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Exercise effective at cutting high blood pressure
A study of data from 400 trials, led by the London School of Economics and Political Science, published online in the British Journal of Sports Medicine, found that among those with high blood pressure, exercise programmes, such as walking, jogging, or gym sessions, were effective at lowering blood pressure. Although the research appears to claim exercise is ‘as good as drugs’, none of the studies, which tracked almost 40,000 patients, directly compared medication against exercise.
The researchers said patients should not immediately ditch their drugs on the basis of the findings. Lead author Dr Huseyin Naci, Department of Health Policy, London School of Economics and Political Science, said: “We don’t think, on the basis of our study, that patients should stop taking their antihypertensive medications. But we hope that our findings will inform evidence based discussions between clinicians and their patients.”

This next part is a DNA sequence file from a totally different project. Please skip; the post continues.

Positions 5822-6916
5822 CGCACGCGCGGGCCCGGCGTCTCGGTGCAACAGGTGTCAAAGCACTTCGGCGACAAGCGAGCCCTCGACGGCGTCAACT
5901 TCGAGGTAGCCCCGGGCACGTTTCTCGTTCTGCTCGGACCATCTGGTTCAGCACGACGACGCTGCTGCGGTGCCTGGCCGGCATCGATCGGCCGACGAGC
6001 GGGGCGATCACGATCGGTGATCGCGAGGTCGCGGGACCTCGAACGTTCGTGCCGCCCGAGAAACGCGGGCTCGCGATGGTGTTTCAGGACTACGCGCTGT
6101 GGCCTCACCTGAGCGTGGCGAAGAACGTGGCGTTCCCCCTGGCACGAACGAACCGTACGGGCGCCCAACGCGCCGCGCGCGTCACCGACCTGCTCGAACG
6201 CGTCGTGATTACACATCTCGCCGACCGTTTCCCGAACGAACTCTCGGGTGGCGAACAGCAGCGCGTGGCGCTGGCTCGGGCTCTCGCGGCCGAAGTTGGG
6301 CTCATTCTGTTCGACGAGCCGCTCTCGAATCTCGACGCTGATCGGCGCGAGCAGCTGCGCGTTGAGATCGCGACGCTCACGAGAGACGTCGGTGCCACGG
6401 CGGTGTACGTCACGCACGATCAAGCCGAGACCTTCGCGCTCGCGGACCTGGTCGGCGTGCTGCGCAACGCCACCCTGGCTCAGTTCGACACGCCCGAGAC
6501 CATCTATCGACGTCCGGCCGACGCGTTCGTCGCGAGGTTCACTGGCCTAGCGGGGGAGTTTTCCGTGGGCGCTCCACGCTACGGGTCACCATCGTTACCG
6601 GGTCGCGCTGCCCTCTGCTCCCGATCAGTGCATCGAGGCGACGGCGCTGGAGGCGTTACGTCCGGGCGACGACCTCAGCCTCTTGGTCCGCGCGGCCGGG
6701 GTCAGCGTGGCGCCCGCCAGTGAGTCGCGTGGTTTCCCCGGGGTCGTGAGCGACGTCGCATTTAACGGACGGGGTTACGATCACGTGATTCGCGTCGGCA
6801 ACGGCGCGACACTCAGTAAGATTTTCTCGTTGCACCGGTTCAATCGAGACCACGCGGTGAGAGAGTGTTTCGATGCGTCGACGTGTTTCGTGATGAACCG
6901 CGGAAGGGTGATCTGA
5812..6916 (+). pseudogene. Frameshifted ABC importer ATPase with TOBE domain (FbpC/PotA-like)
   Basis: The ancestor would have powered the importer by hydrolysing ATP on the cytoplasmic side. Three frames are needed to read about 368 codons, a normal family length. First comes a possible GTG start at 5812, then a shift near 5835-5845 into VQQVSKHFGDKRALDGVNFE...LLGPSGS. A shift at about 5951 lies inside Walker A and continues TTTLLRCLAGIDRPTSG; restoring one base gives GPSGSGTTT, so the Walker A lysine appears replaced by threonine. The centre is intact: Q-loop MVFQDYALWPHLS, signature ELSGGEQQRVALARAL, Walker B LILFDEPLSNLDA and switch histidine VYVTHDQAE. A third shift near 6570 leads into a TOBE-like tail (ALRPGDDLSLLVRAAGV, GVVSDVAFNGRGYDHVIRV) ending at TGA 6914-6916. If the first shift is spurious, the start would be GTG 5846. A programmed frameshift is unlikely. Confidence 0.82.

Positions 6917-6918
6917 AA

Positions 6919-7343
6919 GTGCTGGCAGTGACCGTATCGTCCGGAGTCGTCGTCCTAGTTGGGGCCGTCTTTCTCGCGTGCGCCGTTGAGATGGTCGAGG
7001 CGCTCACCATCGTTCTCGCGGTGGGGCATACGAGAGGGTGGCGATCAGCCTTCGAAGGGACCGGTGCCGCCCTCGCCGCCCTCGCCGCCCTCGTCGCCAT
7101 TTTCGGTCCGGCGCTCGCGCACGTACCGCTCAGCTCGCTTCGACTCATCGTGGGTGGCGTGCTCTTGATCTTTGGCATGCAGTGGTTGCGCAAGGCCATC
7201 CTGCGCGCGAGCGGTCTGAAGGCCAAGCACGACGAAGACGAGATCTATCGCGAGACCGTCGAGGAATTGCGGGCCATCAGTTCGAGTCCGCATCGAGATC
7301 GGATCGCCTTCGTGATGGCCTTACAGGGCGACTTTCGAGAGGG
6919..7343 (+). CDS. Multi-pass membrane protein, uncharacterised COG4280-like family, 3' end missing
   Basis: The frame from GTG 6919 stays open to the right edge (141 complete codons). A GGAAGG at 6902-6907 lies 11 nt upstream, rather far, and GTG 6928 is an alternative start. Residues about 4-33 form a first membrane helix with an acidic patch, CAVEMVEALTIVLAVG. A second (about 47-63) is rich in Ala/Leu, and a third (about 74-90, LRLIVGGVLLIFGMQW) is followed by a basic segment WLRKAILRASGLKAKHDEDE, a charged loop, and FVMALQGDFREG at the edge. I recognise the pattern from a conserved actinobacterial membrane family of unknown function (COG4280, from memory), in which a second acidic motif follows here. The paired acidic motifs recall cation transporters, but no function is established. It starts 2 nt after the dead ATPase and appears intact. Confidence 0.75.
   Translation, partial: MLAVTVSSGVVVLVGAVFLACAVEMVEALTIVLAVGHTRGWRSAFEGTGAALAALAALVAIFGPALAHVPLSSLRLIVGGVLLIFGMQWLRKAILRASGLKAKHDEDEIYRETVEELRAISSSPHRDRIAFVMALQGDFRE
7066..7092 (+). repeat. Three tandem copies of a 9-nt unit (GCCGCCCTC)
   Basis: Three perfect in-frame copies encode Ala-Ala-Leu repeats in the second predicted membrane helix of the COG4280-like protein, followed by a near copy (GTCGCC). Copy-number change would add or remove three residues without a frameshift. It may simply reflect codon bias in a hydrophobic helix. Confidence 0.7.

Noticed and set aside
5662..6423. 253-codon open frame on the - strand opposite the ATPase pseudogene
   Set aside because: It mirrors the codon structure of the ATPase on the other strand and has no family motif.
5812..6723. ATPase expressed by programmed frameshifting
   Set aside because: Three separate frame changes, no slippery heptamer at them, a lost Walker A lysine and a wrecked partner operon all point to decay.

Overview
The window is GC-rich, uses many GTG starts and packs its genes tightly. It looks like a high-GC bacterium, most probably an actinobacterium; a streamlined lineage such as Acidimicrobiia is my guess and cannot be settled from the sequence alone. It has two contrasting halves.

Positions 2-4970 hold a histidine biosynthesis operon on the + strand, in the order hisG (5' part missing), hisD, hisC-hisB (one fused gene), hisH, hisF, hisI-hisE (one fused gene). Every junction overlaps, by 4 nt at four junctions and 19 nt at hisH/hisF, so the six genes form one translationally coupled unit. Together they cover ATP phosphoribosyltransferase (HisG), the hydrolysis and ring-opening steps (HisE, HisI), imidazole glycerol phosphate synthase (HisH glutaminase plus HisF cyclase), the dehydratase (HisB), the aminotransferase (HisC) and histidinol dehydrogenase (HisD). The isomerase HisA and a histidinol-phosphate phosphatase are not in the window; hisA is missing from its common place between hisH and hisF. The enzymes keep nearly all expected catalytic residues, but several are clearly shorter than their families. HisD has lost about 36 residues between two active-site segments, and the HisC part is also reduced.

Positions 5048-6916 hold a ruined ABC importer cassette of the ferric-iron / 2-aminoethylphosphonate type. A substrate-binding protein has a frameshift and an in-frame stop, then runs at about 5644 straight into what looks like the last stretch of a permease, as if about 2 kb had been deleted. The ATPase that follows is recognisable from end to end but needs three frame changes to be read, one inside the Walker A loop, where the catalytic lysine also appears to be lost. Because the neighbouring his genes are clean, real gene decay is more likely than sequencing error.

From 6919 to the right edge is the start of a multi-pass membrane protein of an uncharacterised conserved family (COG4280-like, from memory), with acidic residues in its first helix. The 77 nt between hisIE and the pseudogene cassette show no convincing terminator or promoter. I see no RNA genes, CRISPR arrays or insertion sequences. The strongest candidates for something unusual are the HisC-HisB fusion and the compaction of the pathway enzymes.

Katharine Jenner, CEO of Blood Pressure UK agrees; “Exercise is very important for improving overall health as well as lowering blood pressure. If you have raised blood pressure (more than 120 over 80 and less than 140 over 90 (120/80-140/90)), then regular endurance exercise such as running, walking, cycling or swimming and a general healthy lifestyle, could help prevent your blood pressure from getting high enough to need medication. However for many people with high blood pressure (140 over 90 (140/90) or higher), taking on an intense exercise regime should be done with caution and on the advice of your GP, and certainly alongside your medication until you review your treatment plan with a healthcare professional . The first step should be to find out your blood pressure numbers, so you can make an informed decision.”
You can also find coverage of this story on the Telegraph online:
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